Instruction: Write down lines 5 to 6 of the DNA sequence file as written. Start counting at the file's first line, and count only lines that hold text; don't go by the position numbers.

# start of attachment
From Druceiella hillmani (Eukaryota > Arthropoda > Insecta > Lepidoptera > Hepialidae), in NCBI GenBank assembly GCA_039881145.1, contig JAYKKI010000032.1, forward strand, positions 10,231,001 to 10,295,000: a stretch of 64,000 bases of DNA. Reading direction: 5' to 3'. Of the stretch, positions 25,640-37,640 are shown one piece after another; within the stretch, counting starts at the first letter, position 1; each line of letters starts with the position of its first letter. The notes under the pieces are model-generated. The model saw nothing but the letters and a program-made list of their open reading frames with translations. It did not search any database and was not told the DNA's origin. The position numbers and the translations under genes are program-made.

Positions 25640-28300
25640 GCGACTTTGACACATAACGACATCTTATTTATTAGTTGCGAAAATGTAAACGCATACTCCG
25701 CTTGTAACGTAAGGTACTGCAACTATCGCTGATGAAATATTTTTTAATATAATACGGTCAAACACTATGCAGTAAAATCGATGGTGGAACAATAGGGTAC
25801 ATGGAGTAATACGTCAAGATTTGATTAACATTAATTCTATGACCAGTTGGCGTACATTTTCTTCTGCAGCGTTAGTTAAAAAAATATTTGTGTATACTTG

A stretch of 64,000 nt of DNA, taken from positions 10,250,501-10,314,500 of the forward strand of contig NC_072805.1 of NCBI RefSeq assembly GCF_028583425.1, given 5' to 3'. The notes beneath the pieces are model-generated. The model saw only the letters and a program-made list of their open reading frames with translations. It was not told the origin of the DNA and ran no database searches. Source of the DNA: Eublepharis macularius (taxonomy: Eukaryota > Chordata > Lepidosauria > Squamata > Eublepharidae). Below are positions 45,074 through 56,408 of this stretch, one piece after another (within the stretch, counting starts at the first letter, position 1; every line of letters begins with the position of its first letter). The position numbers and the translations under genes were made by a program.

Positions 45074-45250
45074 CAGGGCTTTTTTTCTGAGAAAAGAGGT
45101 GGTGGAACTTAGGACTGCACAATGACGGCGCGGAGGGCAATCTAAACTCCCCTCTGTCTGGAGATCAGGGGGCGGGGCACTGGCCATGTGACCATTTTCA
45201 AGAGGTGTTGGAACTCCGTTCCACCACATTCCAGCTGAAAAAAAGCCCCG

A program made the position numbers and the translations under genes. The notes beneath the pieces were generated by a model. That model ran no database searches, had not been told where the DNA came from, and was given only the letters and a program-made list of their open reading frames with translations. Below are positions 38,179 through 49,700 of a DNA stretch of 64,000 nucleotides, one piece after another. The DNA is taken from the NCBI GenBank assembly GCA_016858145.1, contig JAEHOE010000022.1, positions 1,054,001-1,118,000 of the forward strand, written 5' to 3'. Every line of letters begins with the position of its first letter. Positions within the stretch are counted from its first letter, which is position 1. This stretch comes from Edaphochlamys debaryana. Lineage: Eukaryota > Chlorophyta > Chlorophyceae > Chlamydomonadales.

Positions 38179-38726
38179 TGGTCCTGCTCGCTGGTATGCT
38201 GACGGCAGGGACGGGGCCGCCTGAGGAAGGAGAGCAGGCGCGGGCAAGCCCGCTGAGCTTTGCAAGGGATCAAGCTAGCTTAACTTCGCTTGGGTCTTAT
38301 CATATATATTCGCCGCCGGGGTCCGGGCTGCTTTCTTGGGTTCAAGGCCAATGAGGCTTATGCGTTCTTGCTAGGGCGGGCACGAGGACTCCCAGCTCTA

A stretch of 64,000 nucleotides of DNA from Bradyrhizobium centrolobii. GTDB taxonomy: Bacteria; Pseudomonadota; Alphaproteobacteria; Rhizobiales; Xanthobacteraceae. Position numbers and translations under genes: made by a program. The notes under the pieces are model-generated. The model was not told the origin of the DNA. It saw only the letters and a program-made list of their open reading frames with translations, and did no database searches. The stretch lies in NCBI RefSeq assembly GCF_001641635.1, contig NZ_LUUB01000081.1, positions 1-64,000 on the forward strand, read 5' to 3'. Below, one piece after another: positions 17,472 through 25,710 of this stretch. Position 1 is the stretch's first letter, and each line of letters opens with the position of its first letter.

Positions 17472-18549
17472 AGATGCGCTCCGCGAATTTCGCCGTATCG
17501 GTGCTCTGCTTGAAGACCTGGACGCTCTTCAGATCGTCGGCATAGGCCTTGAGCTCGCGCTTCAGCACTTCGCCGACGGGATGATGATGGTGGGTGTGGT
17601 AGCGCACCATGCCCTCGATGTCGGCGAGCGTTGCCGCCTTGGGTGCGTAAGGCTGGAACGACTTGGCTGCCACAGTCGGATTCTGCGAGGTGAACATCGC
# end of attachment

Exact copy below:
25801 ATGGAGTAATACGTCAAGATTTGATTAACATTAATTCTATGACCAGTTGGCGTACATTTTCTTCTGCAGCGTTAGTTAAAAAAATATTTGTGTATACTTG

A stretch of 64,000 nt of DNA, taken from positions 10,250,501-10,314,500 of the forward strand of contig NC_072805.1 of NCBI RefSeq assembly GCF_028583425.1, given 5' to 3'. The notes beneath the pieces are model-generated. The model saw only the letters and a program-made list of their open reading frames with translations. It was not told the origin of the DNA and ran no database searches. Source of the DNA: Eublepharis macularius (taxonomy: Eukaryota > Chordata > Lepidosauria > Squamata > Eublepharidae). Below are positions 45,074 through 56,408 of this stretch, one piece after another (within the stretch, counting starts at the first letter, position 1; every line of letters begins with the position of its first letter). The position numbers and the translations under genes were made by a program.